How To Be a Moral Rebel: Catherine Sanderson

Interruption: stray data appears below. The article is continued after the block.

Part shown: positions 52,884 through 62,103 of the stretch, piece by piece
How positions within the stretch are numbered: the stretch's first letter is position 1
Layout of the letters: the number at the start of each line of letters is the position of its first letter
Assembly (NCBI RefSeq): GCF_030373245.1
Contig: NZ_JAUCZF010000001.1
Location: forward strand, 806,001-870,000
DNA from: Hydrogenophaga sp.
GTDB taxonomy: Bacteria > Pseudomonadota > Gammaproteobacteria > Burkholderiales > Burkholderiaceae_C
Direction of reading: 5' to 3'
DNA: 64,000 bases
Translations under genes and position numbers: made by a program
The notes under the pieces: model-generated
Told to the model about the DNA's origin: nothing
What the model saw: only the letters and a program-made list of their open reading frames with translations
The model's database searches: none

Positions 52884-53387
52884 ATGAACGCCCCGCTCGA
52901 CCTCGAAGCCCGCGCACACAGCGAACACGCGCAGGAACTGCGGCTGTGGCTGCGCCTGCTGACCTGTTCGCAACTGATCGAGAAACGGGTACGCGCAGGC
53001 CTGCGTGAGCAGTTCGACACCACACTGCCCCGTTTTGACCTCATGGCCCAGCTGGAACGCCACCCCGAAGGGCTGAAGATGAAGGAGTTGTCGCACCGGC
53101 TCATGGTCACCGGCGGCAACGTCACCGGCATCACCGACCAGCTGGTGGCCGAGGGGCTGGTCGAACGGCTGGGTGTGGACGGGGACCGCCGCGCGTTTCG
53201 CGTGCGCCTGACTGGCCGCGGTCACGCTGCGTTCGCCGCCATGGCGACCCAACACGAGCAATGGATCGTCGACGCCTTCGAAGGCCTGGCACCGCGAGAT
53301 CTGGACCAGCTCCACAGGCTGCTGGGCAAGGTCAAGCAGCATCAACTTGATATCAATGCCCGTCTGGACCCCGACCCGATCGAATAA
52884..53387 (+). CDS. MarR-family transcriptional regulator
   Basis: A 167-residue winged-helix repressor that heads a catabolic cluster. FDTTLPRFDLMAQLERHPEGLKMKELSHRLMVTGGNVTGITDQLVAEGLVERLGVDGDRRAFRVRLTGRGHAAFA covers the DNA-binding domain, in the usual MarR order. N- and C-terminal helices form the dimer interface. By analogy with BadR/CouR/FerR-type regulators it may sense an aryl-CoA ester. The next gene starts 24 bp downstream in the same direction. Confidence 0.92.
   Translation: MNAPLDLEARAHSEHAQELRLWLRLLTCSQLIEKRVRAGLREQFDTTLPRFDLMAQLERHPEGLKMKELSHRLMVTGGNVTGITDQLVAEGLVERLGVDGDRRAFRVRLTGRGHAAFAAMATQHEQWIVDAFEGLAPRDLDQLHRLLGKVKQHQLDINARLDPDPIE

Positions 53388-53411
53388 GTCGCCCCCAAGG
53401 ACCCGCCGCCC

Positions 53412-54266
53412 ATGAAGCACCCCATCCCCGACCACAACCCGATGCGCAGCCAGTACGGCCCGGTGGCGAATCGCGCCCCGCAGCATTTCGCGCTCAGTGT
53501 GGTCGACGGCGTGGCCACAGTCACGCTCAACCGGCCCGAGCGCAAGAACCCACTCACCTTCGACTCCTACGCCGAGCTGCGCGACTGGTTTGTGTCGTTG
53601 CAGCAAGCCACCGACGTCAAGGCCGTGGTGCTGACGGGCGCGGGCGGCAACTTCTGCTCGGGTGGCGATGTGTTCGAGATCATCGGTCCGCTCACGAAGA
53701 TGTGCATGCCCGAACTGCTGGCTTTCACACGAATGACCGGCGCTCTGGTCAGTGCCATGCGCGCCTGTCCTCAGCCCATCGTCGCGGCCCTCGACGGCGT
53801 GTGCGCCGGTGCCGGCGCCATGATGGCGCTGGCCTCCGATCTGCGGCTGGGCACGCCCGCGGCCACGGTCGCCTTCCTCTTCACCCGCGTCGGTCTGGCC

Okay I'M GONNA start with this. I have a confession to make. What did you do now Richard? This is about masks back in late January. I flew to Melbourne Australia. And I remember that at the airport arrivals area. Most of the people coming on flights from Asia were wearing masks and I somewhat smugly thought to myself. That's Kinda weird I mean and now I realize that that they were right. I was wrong to judge them. That that wearing a mask indoors when you might infect others is inactive kindness so my view of of wearing masks subsequently has changed in your Defense Richard. I mean you were following the advice of who the World Health Organization and other experts at the time. We're telling us all that we really didn't need to wear to wear masks. Their advice changed. And what's amazing to me is how quickly everyone in the. Us has shifted gears and started wearing masks and our standards have really turned on a dime and that leases us to the subject of this podcast. Why we act turning bystanders into moral rebels Catherine Sanderson yes so worrell rebels seem to be able to and in fact comfortable with standing up and calling out bad behavior even if they're in a group setting in which other people are staying silent even when it might feel terribly hard to do so for the rest of us. Our show is about fixes. Yeah how to make the world a better place? How do we fix it hiding the Nixon? So many routines or habits have changed because of this pandemic and I think that makes it a good time to question things even really basic things. We can look at our values and our way of life and ways. It we don't do so much in normal times. What will normal times looked like in the future? We have no idea but we do know that the pandemic is kind of a moving target and that many people have responded fast. Our Guest Psychology. Professor Catherine Sanderson of Amherst College in Massachusetts. She's the author of the new book. Why we act turning bystanders into moral revels Catherine joins us from Hadley Massachusetts on. How do we fix it and during this interview in this time of of texting and social messaging? You'll probably here a few things from Catherine's phone Catherine Welcome to our remote studio at. How do we fix it at thank you so much for the invitation to Talk Katherine? I'm fascinated about how this pandemic that were now. All living through has turned all of us from by-standers to participants. Many of us have changed our habits very quickly. Haven't wait absolutely and I think it was also helped early on by some leaders. I know people in the sports world made certain videos that went around on twitter and social media saying hey we got us distance and this is what I'm doing. We gotta be say celebrities also being very forward about saying this is really important and I think by all accounts. That really made a difference. What surprised you the most about this? It surprised me the most about the extent to which the norms change so on Monday march nights in the evening we got an email from the president students faculty staff and it said the semester is moving online backup. Tourneys go home. You're not coming back so initially it was will. We're all going to go home but faculty are going to go in and you know teach in their office then four days later it was no pack up your stuff. Our colleges closed. You can't actually go into your office anymore. So initially it became a were just gonNA restrict travel or we're going to do other things and then all of a sudden it became this escalation. I mean two weeks ago it was no no. There's no need to wear masks unless you're showing symptoms and now it's really. Everyone should be wearing a mask when they are in a grocery store. So all of those are just major chefs and their major shifts. That have happened in some cases within days but in many cases within weeks it still is surprising to me how social norms of changed so quickly. What are some ways that we can change norms to improve human behavior at a time like this? This is research from a professor at the University of Pennsylvania is that it actually takes about twenty five percent of the people in a given community to make shipton norms and once you have that number of people you actually create a tipping point and therefore other people follow. So what's been interesting that we've actually seen. Is that different states rolled out the shift at different times. Some were very early. Some tended to be a little bit later. And what you're seeing is sort of this. Gradual Tipping Point Shifting. Almost like dominoes state by state. A lot of your work focuses on how social groups influence our sense of what the morally correct behavior is. Do you think. Social Media helped accelerate this acceptance of just how bad this could get and and why we needed to change behavior quickly absolutely one really did allow social norms to be transmitted very very quickly but the other thing with social media of course is doing also really keeping people connected right now so people are talking about how unfair signing with my grandchild teaching on Zoom. And so on so it's a really interesting example of sort of the benefits that we may not have anticipated. That really have come out of social. North's Catherine your latest book is called why we act turning bystanders into moral rebels. Something that happened when your son started. His first year in college was behind your decision to write the book. Tell us about what happened. So my oldest child. Andrew started college a few years ago and about two weeks. N I got a call from him. His first phone call home and his voice was breaking and he said a kid died in my dorm last night and the story was so very very familiar to all of us. Student is drinking on a Saturday night. With friends he falls he hits his head and then a group of kids around him his friends. His roommate were really worried about him. They wanted him to be safe so they watched him make sure he was still breathing. They strapped a backpack around his shoulders to make sure he didn't roll onto his back vomit and choke to death and what they did was they watched over him for nineteen hours before they called nine one one and when they finally called to get help it was too late and these were good kids. These nice kids. These were kids. Who CARED ABOUT THEIR FRIEND? And yet they didn't step up an act and so that was really the star of my idea for this book was find understand and unpack. What led these nice kids to not call nine one one immediately and so you dug into all the social science research and also some of the the brain research using FM are is to analyze. What's going on in the brain when people are confronted with different kinds of moral decisions? What did you find? I just immersed myself in the latest research is you said a neuroscience but also frankly in historical examples so. I spent a lot of time you know. Sorry if you could just repeat that sorry I think otter taxed I literally. Yeah that was it. I also immersed myself in both present day political examples and historical example so I read books about the Holocaust and Nazi Germany. I read books about the Civil Rights movement in the United States and the extent to which lots of people didn't step up when there were lynchings on the courthouse lawn and I really wanted to understand what's happening at a very very broad level. Because what's clear. Is that this example of these college students not stepping up in a dorm room. That's one specific in vivid example but the psychological factors that led to their inaction are exactly the same as psychological. Factors that underlie inaction in all sorts of different situations. You said that one reason why bullying Sony sure how to turn her off. GonNa hear you need to stop texting. And you know we're putting all of this in the podcast right absolutely all of this. I listen to like NPR or the daily podcast. And you'll hear like dogs barking. I'm sorry I don't I don't know where that is. Okay so you said that. One reason why bullying sexual assaults political corruption and corporate crime. Oh flourish is because of the failure of good people to stand up and do the right thing. So let's look at an example. Well I mean honestly. There are so many as I was writing this manuscript. The grand jury report from Pennsylvania and the Catholic priests was released illustrating lots of people in a religious community. Were silent as true. We apparent behavior was being done. Too little kits the Harvey Weinstein Stop came out and I remember a quote from an interview in the New York Times with Quentin Tarantino. And they said. Should you have done something? Did you know what was going on? And here is Quentin Tarantino's quote. I knew enough to do more than I did now. That's a clear example of the Olympic gymnastics Dr Nassar. That all came out as I was writing this book. An example of lots of people knew for years what was going on and didn't speak up and so what's been interesting to me working on the spoken than now doing publicity for the book. Is that every time I talk about this people say to me? Oh I was GONNA hotel ballroom in this thing happened. I was in the stands of a hockey game and I should've said something or I was in an airport and I saw this thing that it's really a universal experience that we've all had you really get into the way that people take their cues from everyone else around them you know if they're on a subway car and something bad is happening but no one else seems to be engaging or doing anything about it you might doubt your own perception that it's bad or you might be more reluctant to get up and take action. It's hard to break that sense that that everyone else thinks this thing is okay that phenomenon of looking at other people's behavior and our own and even when that behaviour is publicly the same so sitting on a subway car and you see something and you don't act the no-one acts you see that your behavior not acting is the same as everybody else's behavior not acting. We all tend to assume that. Our behavior our inaction is driven by different factors than other people's inaction even when the behavior is the same. So we'd say I'd really like to speak up. I don't WANNA BE EMBARRASSED. And you make a fool of myself and be seen as overreacting. So that's why I'm not speaking up but then you look at other people who are also not speaking up and you don't say oh that they're embarrassed you say oh they understand that. Nothing's going on that. There's no problem you call people who do stand up to wrongdoing moral rebels. What do you mean by that term? Yeah so more. Rebels seem to be able to and in back comfortable with standing up calling out bad behavior. Even if they're in a group setting in which other people are staying silent so moral rebels seem to be willing to stand up even when it might feel terribly hard to do so for the rest of us and what gives them that that courage that strength of character so there are a few different trades that they seem to have in common one. They seem to be pretty high in empathy. So they're very good to sort of put themselves in someone else's shoes another factor is they seem to not really be socially inhibited. I think the third trait is they seem to be pretty self-confident so they actually feel their opinion is worthwhile. Their opinion is valuable and therefore should impact say something in that situation. It's how do we fix it? I'm Richard Davies and I'm Jim megs and we're speaking with psychology. Professor Catherine Sanderson about her new book which is called why. We act turning bystanders into moral rebels. More in a moment that was a victorian that was good timing before the break. We were talking about what gives people the courage to stand up and and defy the rest of the crowd the rest of the group and and really call attention to something wrong. That's going on but you in the book you also talk about the opposite phenomenon. You use really interesting term social loafing. What does that mean so? We've all experienced social open even if we don't know this term so social loafing is basically our tendency to withdraw effort when we're in a group setting it's why restaurants impose a mandatory fifteen eighteen twenty percent tip on group parties because invariably everybody says while you know. I don't have to really get my fair share because these other people can you know. Make up the amount that. I'm not contributing. Let's look at some ways that that people can step up wider people who have some kind of specialized training such as first aid or or CPR. Why are they more likely to intervene in in the face of danger? So that basically helps break the sense of diffusion of responsibility. So if you're on a plane and somebody's having an emergency many of us might say oh I recognize but I don't have the skill set but if somebody is a doctor or even somebody who's a medic are trained in CPR. First Aid Day in back. Do HAVE THE SKILLS. And that means they can't simply socially loaf and say while all of us could step up and help because the reality is there a better person to step up and help them the rest of us and so that tends to break this social inhibition. So should we go out and get trained at something when should know we'll and and the reality is it doesn't even have to be going to medical school having training in CPR. First Aid helps. I describe an example in the book of somebody who went through first aid training as part of becoming a boy scout leader and they in fact been stepped up in a pretty violent altercation on a public street in London so having any kind of specialized training in fact gives us more confidence that we can step up and it should increase our willingness to do so even in a group setting you also talk about some of the things that can help people step up in less violent but in some ways no less troubling situation. Such as you know people are expressing racist or sexist jokes or other attitudes in the workplace or in other Other settings ways to challenge that ways to defuse that what are some of those techniques. They're different techniques that are useful in different situations. So let's take the example of somebody saying something sexist or racist in a meeting. One possibility is to show empathy for that person and say listen. You know I know you really didn't mean anything but you know my brother is gay. You know or you know my Uncle experienced sexual assault and it's really important therefore for you not make jokes about it. And so that's the way in which personalizing example may make the person more sensitive to it without saying something like you're a jerk and I'm a report you or we're not friends or whatever. I also give another technique which is using humor. So somebody says you know. Oh I could never vote for you know Elizabeth. Warren you know women are too emotional to be president and they bite me totally serious but you could say ha ha you know. I know you're joking. I know you don't really believe that. But you know some people really do believe it so really. You shouldn't say it because people might not understand that you're just being sarcastic and so having a sense of different skills and strategies that you can use a particular setting. I'm hoping we'll give people the opportunity to step up at the moment instead of rehearsing the perfect line. Twenty four hours later when it really isn't going to help Catherine what about in this current moment most of us have been to the grocery store and someone is has gotten too close to us in the shopping. I'll or in the checkout line. What do you say there so I think it's really important and it's time to be able to clearly communicate? That is not okay so I think saying something like. Hey you know. Let's remember social distancing or you know I have a family member at home. Who's you know quite older immuno compromised so again making the person feel bad about themselves but also clearly conveying. What is the nor as my college students were leaving campus. Many of them came by to say goodbye and many of them at the end would reach over to either shake my hand or hoppy and for every single one of them I said. Hey you know. We're practicing social distancing. Let's do away or let's to pat are jazz or let's do an elbow bump and it was very clear that all of them just didn't know what to do and then. I really felt the responsibility as the adult to kind of say. Knock in hug goodbye. You Know Hans. We need to show what is appropriate to do. Do you think that in a moment like this? Adversity can breed resilience absolutely so research for example has shown that adversity tends to make people more compassionate that we see lots of evidence that during difficult times people who've undergone difficulties they tend to become more sympathetic to other people. They tend to be more giving and I think we've seen an outpouring of that in a variety of ways whether it's people organizing to applaud at seven PM as hospital workers championships in various cities. We've seen in terms of people gathering to support local businesses or get takeout from restaurants or independent bookstores. And I think all of that is encouraging. It's also true that adversity gives people skills in terms of coping with difficult events. So my hope is that college students will return to campus. Hopefully this fall and and be able to say you know I gotta see on that mid term but at least that's not as bad as not being able to go to a restaurant or go to the gym or do other things that I might take for granted under normal circumstances Catherine Sanderson. Thanks very much for joining us on. How do we fix it? Thank you so much for the opportunity to talk. We all need more happiness and moral courage in the world these days absolutely and now it is that time in the show. Richard where we take a break and make our recommendations. Yeah my recommendation. This week is a TV. Show firing line with Margaret Hoover. And recently she's had some terrific guests on including Mark Cuban and Scott Gottlieb. And what I like about this show. Is that unlike so many current affairs programs on television. Today I have no idea whether Margaret is a liberal or a conservative she just asked questions in a straightforward way and the questions are short their incisive. The conversation moves fast and I really recommend it. It's on every week on public. Television stations usually on Saturday or Sunday. Yeah actually saw both those interviews and which is funny because one of my recommendations is to watch less news on TV. I've found it's been really nice not to turn the TV on as much normally when. I'm making launch dinner. I've got it on in the background. Usually some cable news channel. And it's been too much lately and so if I do want to put on the TV more often. I'm GONNA toggle over the Turner Classic Movies Channel. I watch most of Ben her the other day. I guarantee you that watching chariot races in ancient Rome was a lot better than watching people argue about the pandemic yet way too much of cable television especially is just aimed at inflaming people and making them feel miserable in the end rather than empowered or or giving them something. That's of Value Richard. I think the Catherine's book really hits on something I've been interested in my whole life. Which is how do people form moral judgements? You know I was a philosophy major in college and I'm still interested in these questions and I think that her focus on the role of the group dynamics the group think in in how we make moral judgments and really many judgments is so crucial. It's not just do we call out bad behavior. Do we step up to do the right thing. Sometimes also do we see a problem. Urging do we see a disaster coming down the Pike? You see a lot of failures in the run-up to this pandemic among people who meant well. But they had a hard time visualizing how bad it could be and then they looked around and nobody else seemed all that word either so almost everyone with a few small exceptions underestimated how bad this thing could get catherine's interviews also repeating themes in our shows for instance cleric Kane Miller who talked about how people with training or more likely to step up and point out incidents of sexual harassment at work and then the theme of how do we change people's minds We had several guests discuss that in in in recent months so Yeah this is very much a home turf for us. It's very easy in these situations. Say LIKE WELL. You just have to do the right thing. You just have to be a better person but in the moment. That's not always so obvious that people are they don't know how to get there. They don't have the tools. So that's why the training's important and that's why she talks about the small steps and help get people towards the right answer or if you're challenging somebody who's saying something that's offensive to people you don't have to stand up and say. I accuse you of being horrible racist. That's not necessarily GONNA help. You might start gently you might start sympathetically and try to defuse the situation before it. It gets worse and that might be both easier for you and be more likely to solve the problem now. Small steps are often a better way to help. People get to the right destination. If you make the steps to big people might not take them and to final thoughts of one that those small steps may make you feel better as you're doing them and to when Catherine said adversity can breed resilience. I love that thought. My guess we'll end with it. It's how to fix it. I'm Richard Davis and I'm Jim megs and our producer is katharine. No she knows not sorry. Verandah and our producer is Miranda Schaefer. Where a production of Davies Content? We make PODCAST FOR COMPANIES AND NONPROFITS. Check out our website at Davies content dot com. And as always. Thanks for listening to this. Podcast is part of the democracy group.